ACT to incentivise electric vehicles with registration fee based on emissions rather than weight

<span>Photograph: Lukas Coch/AAP</span>
Photograph: Lukas Coch/AAP

Motorists in Canberra will soon pay their registration fees based on their vehicle’s emissions output rather than its weight, as authorities seek to further incentivise electric and less-polluting cars.

Details of the Australian Capital Territory’s transition to an emissions-based rego system were released this week as the International Monetary Fund called on Australia to explore ways to financially discourage the purchase of high-emissions vehicles and use the funds raised to further subsidise electric vehicle uptake.

The ACT government expects about 96% of passenger vehicle owners to pay the same or lower costs under the new pricing model, with the 4% facing higher costs to be owners of more-polluting vehicles.

While electric vehicle owners stand to benefit the most from the changes, the new scheme also favours less-polluting fuel-burning vehicles over petrol-guzzling alternatives.

Utes and other work vehicles will pay the same fees under the new scheme, but some low-emissions utility vehicles will become cheaper to register.

The update addresses a disparity in the existing weight-based system, where owners of cleaner but traditionally heavier electric cars were facing higher registration costs than drivers of high-polluting but less heavy combustion engine cars.

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The new pricing scheme will come into full effect from 1 July 2024, however owners of new and used electric vehicles who have enjoyed two years of free registration as part of a previous incentive initiative will be the first to move into the lowest fee category when their rego expires on 25 May this year.

Announcing details of the new system, the ACT chief minister, Andrew Barr, noted transport contributes more than 60% of the Territory’s emissions, with private vehicles responsible for roughly 70% of that category.

“Transport is now the single largest contributor to the ACT’s greenhouse gas emissions,” Barr said, adding the changes will minimise cost of living pressures.

“These new initiatives are designed to ensure we have an appropriate vehicle registration system for the future. They will see lower fees for lower-emission vehicles, including for lower-emitting petrol and diesel vehicles.”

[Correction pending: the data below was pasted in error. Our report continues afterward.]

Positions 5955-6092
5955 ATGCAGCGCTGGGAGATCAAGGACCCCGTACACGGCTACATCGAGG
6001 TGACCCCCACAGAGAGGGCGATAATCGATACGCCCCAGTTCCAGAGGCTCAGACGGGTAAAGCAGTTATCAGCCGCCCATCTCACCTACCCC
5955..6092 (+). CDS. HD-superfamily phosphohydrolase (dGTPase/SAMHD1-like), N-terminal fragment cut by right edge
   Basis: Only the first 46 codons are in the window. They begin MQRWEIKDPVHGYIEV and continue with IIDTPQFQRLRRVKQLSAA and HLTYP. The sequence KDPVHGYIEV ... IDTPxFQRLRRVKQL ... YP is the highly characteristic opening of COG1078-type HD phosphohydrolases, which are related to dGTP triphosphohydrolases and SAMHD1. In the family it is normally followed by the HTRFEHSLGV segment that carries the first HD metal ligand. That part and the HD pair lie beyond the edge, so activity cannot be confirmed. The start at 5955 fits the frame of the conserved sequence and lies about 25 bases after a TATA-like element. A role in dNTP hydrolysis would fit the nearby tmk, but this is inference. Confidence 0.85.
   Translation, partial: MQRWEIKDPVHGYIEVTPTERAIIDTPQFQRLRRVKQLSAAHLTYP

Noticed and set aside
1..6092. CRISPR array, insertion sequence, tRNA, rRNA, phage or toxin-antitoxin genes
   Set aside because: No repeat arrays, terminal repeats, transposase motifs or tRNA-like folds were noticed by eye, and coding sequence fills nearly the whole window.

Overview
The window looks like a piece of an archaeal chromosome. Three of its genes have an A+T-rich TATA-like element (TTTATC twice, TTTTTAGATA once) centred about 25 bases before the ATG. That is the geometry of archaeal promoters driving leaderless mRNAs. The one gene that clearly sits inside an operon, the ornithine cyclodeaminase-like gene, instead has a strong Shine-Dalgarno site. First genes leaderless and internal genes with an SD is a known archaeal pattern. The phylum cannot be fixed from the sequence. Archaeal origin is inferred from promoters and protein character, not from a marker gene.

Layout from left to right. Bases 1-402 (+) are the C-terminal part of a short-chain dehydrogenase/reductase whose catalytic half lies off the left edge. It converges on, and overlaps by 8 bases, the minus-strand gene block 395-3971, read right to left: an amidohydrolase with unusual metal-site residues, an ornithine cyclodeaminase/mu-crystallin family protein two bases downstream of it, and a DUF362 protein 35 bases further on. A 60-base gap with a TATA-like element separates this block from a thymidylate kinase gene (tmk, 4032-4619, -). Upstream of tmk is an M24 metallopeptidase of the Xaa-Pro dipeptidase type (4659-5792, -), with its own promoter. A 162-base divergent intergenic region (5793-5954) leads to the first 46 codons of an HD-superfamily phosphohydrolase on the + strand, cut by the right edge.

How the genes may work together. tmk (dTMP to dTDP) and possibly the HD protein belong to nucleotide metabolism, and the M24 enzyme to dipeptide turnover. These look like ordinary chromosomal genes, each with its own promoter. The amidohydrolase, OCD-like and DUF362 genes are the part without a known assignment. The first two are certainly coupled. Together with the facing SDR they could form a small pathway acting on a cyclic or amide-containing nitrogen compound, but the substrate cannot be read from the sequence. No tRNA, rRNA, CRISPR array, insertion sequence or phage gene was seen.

The ACT’s energy minister, Shane Rattenbury, said zero emissions vehicles’ registrations doubled from 2021 to 2022. “The ACT is already leading the nation on electric vehicle uptake, with 9.5% of all new cars purchased in the ACT in 2022 being electric vehicles.”

The ACT’s announcement pre-empted an IMF report calling on the Australian government to explore such initiatives.

In its annual analysis of Australia’s economy, the IMF noted the ambitious task ahead of the country to meet its 2050 net zero commitments.

The report states that introducing an economy-wide carbon price would be “the most effective way to achieve emission reductions”, but acknowledges the “politically challenging” nature of achieve this.

If a price on carbon proves politically untenable, the IMF has called on the Albanese government to pursue sector-specific policies – specifically a “feebate” system to incentivise a transition to cleaner vehicle use by subsidising lower-emission vehicles and taxing higher-emission vehicles in a way that is “integrated into the vehicle registration tax system”.

The report said this would work to trigger “behavioural responses to decarbonise the vehicle fleet while avoiding a fiscal cost to the government and not raising average car prices”.

The IMF report notes similar systems have been effective in boosting electric vehicle uptake in the Netherlands and New Zealand.

The ACT’s announcement stands in contrast to a New South Wales government plan unveiled last week to offer drivers the chance to buy carbon offsets when they renew their car registration, in what was ridiculed by critics as a “gimmick” that could undermine efforts to cut transport emissions.